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South Carolina Businesses: Understanding and Managing Risk

Mar 06, 2018 02:13PM ● Published by Emily Stevenson

By Dr. Daniel Ostergaard
International Business Professor, Darla Moore School of Business / University of South Carolina

What do the words “corporate security” mean to you? Does it conjure images of your IT support standing watch over your firewall? Is it the security guard at the gate? The identification card you use to access your facility? Or is it something more? Following the old adage that a chain is only as strong as its weakest link, corporate security should be viewed similarly. A security program in your firm has to be comprehensive in nature. Likewise, security cannot simply be relegated to a few employees. Every employee has a role to play in ensuring the overall security of your firm. So where do we even start?

First, we need to consider security from a comprehensive view. Security is more than gates, guns, and guards – although physical security is certainly one component of it. Corporate security also includes:

Personal Security
Physical Security
Information Security
Corporate Governance
Compliance and Ethics Programs
Crime Prevention and Detection
Fraud Deterrence
Risk Management
Business Continuity Planning
Crisis Management
Environment, Safety, and Health Programs

This list is not all-inclusive and the robust nature of each individual component may vary depending upon many factors including the size of your firm, location, industry, or even the types of chemicals you store. Regardless, all companies in South Carolina need to think about how each of these fits into a larger security program.

But first, why security? The economic arguments for and against a comprehensive corporate security program have been around since those first trading caravans carried clubs to ward off predators (both human and animal). How much security is enough? Where do we apply our limited resources to ensure some degree of security while not inhibiting the firm’s ability to function? Which side of the corporate balance sheet do we assign security-related expenses?

Even within corporate security there are various schools of thought as to the fundamental role of security in the workplace. Should security protocols be enacted that serve to prevent an incident from happening in the first place? Rather, should the security steps assume that “something” happening is inevitable and, thus, the real focus should be on mitigation and cleaning up the mess afterward? Or, is comprehensive security more of a hybrid of those two extremes? Whichever side you espouse, all of it starts with a simple concept: understanding your risk. Thus, knowing the risk you face will help answer some of these aforementioned questions and guide your corporate security programs.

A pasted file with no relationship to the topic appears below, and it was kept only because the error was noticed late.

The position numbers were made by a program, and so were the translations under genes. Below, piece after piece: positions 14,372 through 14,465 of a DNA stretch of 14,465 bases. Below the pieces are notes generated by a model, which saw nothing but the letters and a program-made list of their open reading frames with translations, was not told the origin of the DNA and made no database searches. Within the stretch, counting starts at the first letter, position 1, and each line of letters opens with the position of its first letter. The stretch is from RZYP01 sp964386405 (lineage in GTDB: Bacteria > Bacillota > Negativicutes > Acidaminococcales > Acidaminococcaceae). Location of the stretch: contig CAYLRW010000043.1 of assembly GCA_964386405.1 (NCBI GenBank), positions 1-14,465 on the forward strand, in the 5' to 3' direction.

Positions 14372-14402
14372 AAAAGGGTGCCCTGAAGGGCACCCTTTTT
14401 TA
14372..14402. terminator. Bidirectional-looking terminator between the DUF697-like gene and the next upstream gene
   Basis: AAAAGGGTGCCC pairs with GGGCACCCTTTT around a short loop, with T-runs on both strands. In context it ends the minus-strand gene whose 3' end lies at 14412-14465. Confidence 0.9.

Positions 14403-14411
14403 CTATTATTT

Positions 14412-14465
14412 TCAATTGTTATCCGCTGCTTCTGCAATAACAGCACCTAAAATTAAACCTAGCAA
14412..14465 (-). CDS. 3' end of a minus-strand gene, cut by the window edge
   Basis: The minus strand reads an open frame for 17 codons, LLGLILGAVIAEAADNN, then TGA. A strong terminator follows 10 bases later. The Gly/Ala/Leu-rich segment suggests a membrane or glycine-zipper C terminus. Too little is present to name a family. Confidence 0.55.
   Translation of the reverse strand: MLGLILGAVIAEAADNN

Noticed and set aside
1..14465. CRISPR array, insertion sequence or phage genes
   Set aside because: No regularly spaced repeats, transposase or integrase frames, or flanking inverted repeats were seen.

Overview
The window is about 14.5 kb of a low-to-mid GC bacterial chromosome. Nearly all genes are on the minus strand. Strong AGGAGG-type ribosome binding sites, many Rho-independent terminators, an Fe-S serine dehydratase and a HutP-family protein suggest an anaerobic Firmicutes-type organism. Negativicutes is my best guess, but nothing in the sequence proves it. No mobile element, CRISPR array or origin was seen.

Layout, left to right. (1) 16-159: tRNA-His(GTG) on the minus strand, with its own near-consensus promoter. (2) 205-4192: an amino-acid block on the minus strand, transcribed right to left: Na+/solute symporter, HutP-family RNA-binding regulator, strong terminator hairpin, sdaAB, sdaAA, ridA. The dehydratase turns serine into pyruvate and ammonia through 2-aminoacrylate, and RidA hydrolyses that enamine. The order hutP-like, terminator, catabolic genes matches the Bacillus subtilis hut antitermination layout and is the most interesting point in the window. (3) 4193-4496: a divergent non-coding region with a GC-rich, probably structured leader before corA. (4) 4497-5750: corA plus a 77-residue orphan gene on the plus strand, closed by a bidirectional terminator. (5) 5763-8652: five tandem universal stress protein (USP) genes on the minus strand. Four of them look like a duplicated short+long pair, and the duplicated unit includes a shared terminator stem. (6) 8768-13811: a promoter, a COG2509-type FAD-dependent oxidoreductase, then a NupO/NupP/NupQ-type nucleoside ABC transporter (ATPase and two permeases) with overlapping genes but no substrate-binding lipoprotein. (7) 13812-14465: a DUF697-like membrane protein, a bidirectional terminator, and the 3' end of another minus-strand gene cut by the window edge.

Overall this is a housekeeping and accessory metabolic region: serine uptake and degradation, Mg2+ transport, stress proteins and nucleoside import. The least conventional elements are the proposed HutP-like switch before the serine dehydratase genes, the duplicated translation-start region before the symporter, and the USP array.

Risk is often defined as having three distinctive components: threats, vulnerabilities, and consequences. Let us start with threats. If you were asked to create a list of potential threats facing your firm, how long would that list have to be? Chances are, you might develop a list with several obvious threats. Upon closer consideration, however, we realize that the number of threats is nearly infinite. How can we possibly understand every threat facing us at any given time? Could the security managers of the World Trade Center have foreseen that 79 cent box-cutters would be used to hijack aircraft on 9-11? This is not to say that building a list of potential threats is not prudent. It is prudent, but we must reserve a space on that list for the unforeseen. Someone who would do us ill is not limited to the obvious choices. In addition, if we were to draft a list of potential threats facing us, we must avoid the trap of simply listing man-made events. There are a host of natural phenomena as well which may be more likely to affect us and have even more potential for economic devastation. Hurricane Katrina, the single worst natural disaster in U.S. history, left a path of wanton destruction across multiple states. So developing a list of potential threats is prudent even though we recognize that it may not be 100 percent complete.

This reinforces the need for relationships beyond our normal B2B partnerships. For example, South Carolina has a robust network of county Emergency Management (EM) officials. As a businessperson who works and lives in the state, engaging with these officials and building relationships prior to an event can have multiple benefits in the long run. The South Carolina Emergency Management Division and the county EM offices offer a great deal of potentially helpful information to the business community. Through the South Carolina EM network’s internet sites, workshops, and training opportunities, these are potential resources that South Carolina businesspeople can use time and again.

Speaking with a local EM official in preparation for this article, he mentioned that he routinely meets with businesses to coordinate planning and responses to potential incidents, and helps with continuity of operations planning and a host of other beneficial programs that can help the private sector’s overall preparedness.

In summary, a comprehensive corporate security program is built on a foundation of understanding risk. The three components of risk as mentioned earlier are threats, vulnerabilities, and consequences. Whereas this article focused on developing an understanding of threats, next month we will consider vulnerabilities and consequences and how assessing these in light of potential threats all lend themselves to a stronger and better prepared business community.


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